Trees and power lines don't mix, and Jackson EMC's Right-of-Way maintenance program is designed to ensure that tree limbs and foliage don't interfere with power lines or your service.
If you plan on landscaping, here are a few tips to help you select power-line-friendly trees.
- Select the right tree for the right place to avoid pruning or possible tree removal.
- Decide what you need from your tree – privacy screening, fall color or an ornamental or specimen tree.
- Research the height, width and shape of the desired tree. Power lines are approximately 30 feet above the ground, requiring a clearance of 15 feet, so trees need to be the right size to avoid them. No trees or shrubbery, regardless of width or height, can be planted in the right-of-way, which is 30 feet wide.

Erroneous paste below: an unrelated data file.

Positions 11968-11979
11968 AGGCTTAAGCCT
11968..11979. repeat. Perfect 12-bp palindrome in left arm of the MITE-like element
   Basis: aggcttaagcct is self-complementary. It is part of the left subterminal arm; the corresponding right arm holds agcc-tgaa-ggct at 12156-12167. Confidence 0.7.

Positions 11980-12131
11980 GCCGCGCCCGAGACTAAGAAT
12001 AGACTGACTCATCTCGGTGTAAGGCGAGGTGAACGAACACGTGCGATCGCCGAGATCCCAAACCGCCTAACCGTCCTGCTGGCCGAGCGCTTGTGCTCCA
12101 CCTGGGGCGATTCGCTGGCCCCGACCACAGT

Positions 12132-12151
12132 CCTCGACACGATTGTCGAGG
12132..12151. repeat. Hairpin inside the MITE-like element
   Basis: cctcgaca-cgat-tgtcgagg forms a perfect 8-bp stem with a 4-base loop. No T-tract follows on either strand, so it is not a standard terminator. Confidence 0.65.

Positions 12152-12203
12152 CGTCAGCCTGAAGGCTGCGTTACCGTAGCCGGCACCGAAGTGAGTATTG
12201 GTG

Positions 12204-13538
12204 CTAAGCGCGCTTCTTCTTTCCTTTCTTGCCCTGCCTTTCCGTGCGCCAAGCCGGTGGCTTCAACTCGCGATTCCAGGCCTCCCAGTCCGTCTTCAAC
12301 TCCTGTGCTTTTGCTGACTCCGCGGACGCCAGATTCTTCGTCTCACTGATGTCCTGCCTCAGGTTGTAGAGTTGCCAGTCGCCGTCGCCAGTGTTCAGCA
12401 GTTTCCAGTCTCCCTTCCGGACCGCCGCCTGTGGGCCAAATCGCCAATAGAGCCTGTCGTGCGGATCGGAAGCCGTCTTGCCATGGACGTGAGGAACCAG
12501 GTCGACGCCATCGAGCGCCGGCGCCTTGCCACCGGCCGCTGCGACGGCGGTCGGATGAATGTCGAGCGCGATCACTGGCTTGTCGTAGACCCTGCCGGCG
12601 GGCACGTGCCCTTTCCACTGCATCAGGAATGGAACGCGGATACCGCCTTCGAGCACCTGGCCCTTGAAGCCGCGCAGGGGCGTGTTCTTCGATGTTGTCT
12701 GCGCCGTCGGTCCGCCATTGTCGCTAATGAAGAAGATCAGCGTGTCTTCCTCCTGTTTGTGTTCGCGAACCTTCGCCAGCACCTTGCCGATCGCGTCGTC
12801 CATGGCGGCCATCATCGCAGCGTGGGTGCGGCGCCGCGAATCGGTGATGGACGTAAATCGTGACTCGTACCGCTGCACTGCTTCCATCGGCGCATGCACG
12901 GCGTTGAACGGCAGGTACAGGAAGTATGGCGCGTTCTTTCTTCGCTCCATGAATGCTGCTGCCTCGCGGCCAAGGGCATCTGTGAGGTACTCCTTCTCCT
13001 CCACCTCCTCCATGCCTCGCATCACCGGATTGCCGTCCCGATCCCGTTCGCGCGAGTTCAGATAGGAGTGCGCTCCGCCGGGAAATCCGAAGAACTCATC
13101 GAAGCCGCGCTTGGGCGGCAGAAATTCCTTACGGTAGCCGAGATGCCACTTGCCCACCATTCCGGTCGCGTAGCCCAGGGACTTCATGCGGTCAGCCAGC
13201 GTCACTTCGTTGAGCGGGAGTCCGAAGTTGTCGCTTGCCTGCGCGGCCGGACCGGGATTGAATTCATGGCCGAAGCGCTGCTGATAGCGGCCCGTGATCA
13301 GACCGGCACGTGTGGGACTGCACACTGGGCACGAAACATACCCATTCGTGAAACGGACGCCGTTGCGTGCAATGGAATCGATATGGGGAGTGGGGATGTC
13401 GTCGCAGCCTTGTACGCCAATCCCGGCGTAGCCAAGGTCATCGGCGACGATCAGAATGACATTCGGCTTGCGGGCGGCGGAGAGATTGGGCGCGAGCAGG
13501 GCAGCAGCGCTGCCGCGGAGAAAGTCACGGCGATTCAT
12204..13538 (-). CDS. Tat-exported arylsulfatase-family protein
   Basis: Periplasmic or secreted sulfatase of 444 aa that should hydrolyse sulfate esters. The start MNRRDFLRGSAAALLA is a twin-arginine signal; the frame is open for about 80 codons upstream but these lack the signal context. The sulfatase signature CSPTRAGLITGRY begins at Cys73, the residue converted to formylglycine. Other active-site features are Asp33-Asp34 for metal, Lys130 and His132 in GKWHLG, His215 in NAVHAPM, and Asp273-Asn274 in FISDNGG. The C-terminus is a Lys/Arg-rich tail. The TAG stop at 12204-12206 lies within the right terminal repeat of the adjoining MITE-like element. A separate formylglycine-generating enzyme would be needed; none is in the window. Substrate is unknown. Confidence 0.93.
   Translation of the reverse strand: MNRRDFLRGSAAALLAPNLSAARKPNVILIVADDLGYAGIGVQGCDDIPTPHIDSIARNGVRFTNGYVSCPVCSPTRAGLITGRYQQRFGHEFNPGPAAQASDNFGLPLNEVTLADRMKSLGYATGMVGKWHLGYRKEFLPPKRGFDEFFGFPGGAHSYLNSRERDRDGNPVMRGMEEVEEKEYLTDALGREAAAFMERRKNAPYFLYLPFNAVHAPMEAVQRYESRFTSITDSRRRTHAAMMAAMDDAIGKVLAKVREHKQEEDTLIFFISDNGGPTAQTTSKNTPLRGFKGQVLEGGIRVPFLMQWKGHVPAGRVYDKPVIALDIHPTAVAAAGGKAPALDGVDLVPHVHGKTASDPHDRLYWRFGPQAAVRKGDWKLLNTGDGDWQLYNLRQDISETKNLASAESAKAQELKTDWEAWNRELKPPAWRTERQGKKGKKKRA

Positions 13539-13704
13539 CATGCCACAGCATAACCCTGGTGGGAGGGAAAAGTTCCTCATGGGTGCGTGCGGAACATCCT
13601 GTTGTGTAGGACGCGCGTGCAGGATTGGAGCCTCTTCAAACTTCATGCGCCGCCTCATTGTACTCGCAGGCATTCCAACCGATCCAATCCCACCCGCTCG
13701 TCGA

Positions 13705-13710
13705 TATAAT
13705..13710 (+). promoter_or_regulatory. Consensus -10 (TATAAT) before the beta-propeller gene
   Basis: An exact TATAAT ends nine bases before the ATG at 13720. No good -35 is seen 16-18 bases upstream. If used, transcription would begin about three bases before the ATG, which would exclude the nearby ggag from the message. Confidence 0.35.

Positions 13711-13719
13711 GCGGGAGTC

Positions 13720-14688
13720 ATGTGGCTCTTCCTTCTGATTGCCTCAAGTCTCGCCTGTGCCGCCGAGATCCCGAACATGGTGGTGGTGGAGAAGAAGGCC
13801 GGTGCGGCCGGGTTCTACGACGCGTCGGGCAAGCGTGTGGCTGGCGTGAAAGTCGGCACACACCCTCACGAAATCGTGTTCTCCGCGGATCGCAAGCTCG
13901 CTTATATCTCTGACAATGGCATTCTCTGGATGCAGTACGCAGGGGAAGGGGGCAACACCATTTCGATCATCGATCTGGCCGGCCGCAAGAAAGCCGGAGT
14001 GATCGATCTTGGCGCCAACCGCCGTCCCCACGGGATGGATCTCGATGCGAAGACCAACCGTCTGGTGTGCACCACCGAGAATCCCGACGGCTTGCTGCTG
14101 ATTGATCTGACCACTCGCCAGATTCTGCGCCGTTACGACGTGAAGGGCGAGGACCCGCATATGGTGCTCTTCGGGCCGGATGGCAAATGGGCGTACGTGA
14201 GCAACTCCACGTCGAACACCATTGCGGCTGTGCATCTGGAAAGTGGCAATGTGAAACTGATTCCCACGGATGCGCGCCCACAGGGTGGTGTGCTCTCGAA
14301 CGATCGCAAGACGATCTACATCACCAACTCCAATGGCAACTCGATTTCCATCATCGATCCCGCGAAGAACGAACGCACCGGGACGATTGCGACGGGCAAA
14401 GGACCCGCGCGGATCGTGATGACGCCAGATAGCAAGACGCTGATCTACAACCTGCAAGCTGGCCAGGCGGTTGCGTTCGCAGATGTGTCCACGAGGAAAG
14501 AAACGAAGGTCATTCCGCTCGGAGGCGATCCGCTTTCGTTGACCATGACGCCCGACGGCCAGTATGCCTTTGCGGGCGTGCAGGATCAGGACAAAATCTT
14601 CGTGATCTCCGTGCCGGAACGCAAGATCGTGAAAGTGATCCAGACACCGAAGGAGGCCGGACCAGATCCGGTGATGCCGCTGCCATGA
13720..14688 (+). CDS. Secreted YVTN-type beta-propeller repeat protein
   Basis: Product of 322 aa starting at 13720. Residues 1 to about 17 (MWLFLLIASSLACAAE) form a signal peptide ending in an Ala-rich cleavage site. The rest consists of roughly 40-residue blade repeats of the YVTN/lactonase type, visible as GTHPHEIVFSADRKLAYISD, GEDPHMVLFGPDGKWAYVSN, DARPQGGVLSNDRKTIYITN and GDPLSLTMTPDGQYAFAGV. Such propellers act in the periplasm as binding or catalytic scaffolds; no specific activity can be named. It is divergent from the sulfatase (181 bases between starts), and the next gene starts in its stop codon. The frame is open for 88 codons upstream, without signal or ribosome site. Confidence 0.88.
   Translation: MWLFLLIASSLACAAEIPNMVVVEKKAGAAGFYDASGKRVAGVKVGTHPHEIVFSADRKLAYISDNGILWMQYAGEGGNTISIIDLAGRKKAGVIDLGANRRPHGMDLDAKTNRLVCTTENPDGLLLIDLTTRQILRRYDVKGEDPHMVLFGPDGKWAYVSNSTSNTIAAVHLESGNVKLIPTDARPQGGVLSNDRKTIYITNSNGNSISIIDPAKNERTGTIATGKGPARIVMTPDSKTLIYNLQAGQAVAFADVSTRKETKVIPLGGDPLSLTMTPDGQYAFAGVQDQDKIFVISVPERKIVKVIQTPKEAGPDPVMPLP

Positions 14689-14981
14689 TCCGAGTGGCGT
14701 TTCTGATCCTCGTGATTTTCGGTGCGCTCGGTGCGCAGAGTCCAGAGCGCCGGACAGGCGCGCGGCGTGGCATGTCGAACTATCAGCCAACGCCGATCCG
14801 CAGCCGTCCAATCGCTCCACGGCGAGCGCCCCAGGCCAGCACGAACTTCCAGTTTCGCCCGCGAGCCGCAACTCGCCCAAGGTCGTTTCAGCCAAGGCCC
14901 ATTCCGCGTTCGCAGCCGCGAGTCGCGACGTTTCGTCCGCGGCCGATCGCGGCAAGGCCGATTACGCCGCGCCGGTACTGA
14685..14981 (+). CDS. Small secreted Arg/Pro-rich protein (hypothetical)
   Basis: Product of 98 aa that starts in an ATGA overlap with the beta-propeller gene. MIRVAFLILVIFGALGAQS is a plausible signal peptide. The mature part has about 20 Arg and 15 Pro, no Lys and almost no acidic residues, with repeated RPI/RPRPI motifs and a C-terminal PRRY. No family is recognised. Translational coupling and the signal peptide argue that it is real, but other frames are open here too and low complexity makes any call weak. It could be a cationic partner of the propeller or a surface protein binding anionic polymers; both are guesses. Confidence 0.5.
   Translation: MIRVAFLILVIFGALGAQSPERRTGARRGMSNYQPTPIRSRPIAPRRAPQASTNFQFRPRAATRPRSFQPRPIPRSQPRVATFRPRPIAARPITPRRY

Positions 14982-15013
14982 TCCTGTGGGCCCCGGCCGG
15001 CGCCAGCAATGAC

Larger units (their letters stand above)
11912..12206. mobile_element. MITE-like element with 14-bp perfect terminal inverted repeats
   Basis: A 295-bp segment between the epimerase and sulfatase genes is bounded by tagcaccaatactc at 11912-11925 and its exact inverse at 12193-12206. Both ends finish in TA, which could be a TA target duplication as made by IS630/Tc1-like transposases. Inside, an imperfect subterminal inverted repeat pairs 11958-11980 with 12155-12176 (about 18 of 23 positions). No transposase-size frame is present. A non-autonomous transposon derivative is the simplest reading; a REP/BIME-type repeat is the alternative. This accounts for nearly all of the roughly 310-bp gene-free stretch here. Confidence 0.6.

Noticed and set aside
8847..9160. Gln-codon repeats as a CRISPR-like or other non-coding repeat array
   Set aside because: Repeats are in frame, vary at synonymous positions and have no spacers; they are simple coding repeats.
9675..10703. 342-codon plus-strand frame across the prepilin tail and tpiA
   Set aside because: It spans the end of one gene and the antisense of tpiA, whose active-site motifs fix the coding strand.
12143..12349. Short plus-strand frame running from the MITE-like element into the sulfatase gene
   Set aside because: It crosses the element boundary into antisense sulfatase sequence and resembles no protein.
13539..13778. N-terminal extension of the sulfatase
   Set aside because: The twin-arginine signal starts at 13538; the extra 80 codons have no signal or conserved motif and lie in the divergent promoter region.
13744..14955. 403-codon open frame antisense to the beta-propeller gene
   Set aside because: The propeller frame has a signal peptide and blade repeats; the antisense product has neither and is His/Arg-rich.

Slender varieties of maples, such as Bowhall or Armstrong maples, have 15-foot widths, grow 30-45 feet high and provide spectacular color. Trident or Japanese maples are other options.
Evergreens are usually shaped like an upside-down ice cream cone. Plant this tree at least half the expected mature diameter of the tree from the power line. The upper shape of the tree forms a point, growing away from the power lines. A few to choose from include the Arizona Cypress, Green Giant Arborvitaes and large hollies.
Ornamental or Specimen Trees
These trees flower in the spring or summer. Consider tall shrubs that can be limbed up into spectacular small trees. Some of these shrubs can reach 15 feet in height and include several varieties of evergreen plants, such as camellias, purple leaf Loropetalums, Illiciums, Banana Shrubs, Crape Myrtles; varieties of weeping trees; and the deciduous Rose of Sharon.